Judge Charles Robertson was a fan of Deming Management while an undergraduate economics student, and quantitative analysis was applied to each step of the program. Initially, a baseline was developed to capture the operating budgets of the office from calendar years 1999 through 2003. Due to different accounting procedures and budget categorization through various administrations, the budgets showed substantial variations. To establish a clear baseline, the budgets for each year were “normed” to reflect the budget categories and amounts in 1999. Next, files were divided into three primary categories: civil, criminal, and municipal. It was determined that the normal practice during each year was to assign file numbers to each submission, even though beginning in 2001 criminal cases began to be consolidated, with multiple counts reflected in a single warrant. Direct file numbers for each year were used for comparison purposes even though a more favorable assessment may have been gained using individual criminal charges.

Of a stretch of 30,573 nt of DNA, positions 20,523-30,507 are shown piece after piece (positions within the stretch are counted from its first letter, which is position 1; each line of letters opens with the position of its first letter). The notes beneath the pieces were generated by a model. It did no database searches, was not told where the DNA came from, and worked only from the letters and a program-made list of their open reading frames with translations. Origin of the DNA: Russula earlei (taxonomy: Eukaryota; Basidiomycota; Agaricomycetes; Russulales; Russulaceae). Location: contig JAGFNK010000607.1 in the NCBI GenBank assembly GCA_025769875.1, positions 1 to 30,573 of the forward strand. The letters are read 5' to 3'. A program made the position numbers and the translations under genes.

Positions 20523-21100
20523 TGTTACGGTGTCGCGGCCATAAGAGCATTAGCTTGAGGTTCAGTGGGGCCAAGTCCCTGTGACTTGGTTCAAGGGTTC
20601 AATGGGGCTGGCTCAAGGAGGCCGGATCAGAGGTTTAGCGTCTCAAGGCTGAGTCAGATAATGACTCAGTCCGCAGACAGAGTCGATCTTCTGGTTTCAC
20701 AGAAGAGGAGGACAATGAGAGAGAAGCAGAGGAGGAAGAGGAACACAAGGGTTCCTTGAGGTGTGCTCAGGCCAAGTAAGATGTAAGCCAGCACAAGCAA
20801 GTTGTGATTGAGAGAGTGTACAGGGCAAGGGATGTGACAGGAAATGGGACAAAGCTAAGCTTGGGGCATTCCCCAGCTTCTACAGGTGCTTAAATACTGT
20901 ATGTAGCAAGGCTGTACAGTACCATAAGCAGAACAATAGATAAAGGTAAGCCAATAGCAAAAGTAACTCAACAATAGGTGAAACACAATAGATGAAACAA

The court underwent an exhaustive three-month analysis of every single inquiry, whether by phone or in person. At the conclusion of the inquiry, the issues that represented the most common sources of questions were coordinated and integrated into the court web property.

The design had three initial phases. The first phase established the web property and provided “basics” such as directions, operating hours, outlines of the various court process, and contact information. Phase two expanded into true online filing with e-commerce integration. Phase three provided true real-time case tracking.